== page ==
Monday, February 20, 2012

Mystery by Jonathan Kellerman

I've long enjoyed the writings of Jonathan Kellerman, and his wife, Faye. Getting to hang out with Alex Delaware and his pal, Milo, or Peter Decker, is always a rare pleasure. Kellerman continues the usual fun with the latest novel, true to form.

When one of Alex and Robin's favorite watering holes, the Fauborg Hotel, closes down after its new owners lose interest, they get all gussied up for one last hurrah there. Unfortunately, the usual employees have already been paid off, and the temporary help doesn't have the zeal for quality to which our friends have become accustomed, but while they are there they observe a young woman, whom they assume to be some sort of minor celebrity because of her behavior and the presence of a man who looks like a bodyguard outside the hotel, being stood up. When Milo visits them later and they find out that the woman's body has been discovered, a victim of a brutal murder, in Topanga Canyon, Alex has all the justification he needs (though we know from experience he needs very little) to become deeply enmeshed in Milo's investigation.

The trail leads to a very successful Internet dating service, run by Armenian immigrants, which connects rich sugar daddies with young, beautiful women who are "searching for their soulmates". It seems to hit a dead end shortly after that when it turns out that the woman's last "daddy" died over a year ago due to natural causes. So Milo and Alex pursue an alternate course investigating the "bodyguard", who has a bit of a shady history.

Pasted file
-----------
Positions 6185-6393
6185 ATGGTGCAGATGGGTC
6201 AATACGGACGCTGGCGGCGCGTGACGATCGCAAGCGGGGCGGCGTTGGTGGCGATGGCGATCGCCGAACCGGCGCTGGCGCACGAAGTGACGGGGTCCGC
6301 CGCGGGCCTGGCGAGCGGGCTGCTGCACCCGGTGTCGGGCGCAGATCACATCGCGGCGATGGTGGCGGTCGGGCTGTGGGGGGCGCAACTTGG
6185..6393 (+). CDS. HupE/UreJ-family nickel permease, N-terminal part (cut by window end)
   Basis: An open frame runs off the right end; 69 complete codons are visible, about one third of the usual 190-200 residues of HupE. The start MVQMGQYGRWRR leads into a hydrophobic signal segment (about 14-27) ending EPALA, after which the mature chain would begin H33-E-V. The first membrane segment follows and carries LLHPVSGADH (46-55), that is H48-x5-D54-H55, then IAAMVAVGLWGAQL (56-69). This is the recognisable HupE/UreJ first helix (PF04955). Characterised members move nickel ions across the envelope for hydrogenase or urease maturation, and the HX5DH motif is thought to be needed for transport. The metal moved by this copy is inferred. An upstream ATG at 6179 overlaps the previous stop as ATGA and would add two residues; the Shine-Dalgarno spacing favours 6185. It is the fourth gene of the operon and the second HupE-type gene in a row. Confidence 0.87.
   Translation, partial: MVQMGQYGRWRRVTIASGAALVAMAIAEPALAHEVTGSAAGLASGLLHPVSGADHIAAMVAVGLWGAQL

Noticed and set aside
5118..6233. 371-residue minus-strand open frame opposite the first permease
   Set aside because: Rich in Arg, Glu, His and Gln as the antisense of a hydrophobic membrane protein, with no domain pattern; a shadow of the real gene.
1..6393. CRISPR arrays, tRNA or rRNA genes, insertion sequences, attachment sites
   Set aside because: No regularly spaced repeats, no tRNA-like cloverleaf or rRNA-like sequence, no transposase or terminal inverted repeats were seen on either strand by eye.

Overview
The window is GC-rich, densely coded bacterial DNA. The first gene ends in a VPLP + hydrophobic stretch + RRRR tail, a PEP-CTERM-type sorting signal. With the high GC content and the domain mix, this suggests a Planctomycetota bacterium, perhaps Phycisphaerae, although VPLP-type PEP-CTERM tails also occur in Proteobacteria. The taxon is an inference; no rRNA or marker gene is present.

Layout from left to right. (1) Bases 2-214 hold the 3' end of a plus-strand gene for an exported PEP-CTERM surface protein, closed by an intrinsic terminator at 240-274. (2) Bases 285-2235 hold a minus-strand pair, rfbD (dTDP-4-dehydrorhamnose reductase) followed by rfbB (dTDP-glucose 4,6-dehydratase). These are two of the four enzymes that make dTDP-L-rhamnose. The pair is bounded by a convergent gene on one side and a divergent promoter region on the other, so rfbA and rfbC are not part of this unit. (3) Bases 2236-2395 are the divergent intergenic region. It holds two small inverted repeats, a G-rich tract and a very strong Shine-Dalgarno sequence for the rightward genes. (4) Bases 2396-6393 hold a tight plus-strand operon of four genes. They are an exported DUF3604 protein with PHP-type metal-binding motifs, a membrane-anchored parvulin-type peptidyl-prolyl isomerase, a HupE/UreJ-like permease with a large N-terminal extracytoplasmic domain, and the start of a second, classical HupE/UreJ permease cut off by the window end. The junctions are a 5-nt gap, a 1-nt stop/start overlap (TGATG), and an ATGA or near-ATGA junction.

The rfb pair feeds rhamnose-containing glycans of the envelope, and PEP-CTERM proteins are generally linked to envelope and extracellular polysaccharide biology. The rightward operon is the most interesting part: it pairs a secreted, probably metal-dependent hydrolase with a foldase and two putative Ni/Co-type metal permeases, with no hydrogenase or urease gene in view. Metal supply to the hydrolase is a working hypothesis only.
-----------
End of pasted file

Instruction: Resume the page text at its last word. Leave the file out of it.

There's a second plot thread, in which Alex consults with a former "Hollywood Madam" who has terminal lung cancer about helping her young son to deal with her impending death. It provides a bit of distraction from the main investigation, and the minor clues that she provides for Alex and Milo don't really contribute all that much. I wonder if it was included just so Kellerman, a clinical psychologist, can sprinkle a little shrink lore into the story.

The identity of the murderer was fairly obvious to me in the early going, but Kellerman does a good job of suspensefully dragging out the solution for our two heroes. I'd rank this mystery about average in the Kellerman canon.

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